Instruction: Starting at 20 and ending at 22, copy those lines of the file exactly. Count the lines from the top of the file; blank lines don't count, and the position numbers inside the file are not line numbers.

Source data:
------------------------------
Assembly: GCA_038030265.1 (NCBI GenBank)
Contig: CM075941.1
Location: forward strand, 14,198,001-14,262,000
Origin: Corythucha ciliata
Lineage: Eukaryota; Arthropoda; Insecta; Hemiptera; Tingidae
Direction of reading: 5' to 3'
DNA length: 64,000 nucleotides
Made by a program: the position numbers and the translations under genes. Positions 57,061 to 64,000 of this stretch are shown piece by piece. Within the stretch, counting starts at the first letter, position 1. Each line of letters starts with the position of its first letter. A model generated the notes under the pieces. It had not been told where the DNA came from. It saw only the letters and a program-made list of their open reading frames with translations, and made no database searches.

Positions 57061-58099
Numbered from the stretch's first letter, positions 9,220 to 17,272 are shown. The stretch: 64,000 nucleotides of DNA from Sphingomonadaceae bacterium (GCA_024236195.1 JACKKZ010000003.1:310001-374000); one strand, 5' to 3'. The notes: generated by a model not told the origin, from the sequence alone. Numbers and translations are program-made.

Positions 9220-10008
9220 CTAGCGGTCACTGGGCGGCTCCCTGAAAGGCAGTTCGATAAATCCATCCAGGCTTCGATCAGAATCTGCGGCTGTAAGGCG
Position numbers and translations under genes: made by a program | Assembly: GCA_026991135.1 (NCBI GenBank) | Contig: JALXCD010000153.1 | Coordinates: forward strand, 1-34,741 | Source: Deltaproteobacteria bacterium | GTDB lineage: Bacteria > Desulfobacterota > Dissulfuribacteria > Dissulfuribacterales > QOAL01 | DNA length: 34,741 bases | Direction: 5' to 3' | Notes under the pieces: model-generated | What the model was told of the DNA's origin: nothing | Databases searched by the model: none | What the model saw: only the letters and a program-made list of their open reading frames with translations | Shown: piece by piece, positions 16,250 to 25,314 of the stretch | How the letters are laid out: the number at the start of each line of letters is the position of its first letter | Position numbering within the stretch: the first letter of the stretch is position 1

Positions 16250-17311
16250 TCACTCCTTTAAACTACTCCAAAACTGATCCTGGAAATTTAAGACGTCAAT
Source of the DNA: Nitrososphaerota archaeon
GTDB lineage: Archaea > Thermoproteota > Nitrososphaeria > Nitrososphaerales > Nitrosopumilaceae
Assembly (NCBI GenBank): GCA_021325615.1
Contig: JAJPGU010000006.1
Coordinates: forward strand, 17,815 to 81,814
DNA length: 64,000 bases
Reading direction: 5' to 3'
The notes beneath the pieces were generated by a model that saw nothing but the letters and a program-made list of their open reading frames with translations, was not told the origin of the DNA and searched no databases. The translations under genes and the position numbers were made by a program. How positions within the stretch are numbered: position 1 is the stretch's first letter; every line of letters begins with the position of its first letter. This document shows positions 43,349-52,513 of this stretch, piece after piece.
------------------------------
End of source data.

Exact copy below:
Coordinates: forward strand, 17,815 to 81,814
DNA length: 64,000 bases
Reading direction: 5' to 3'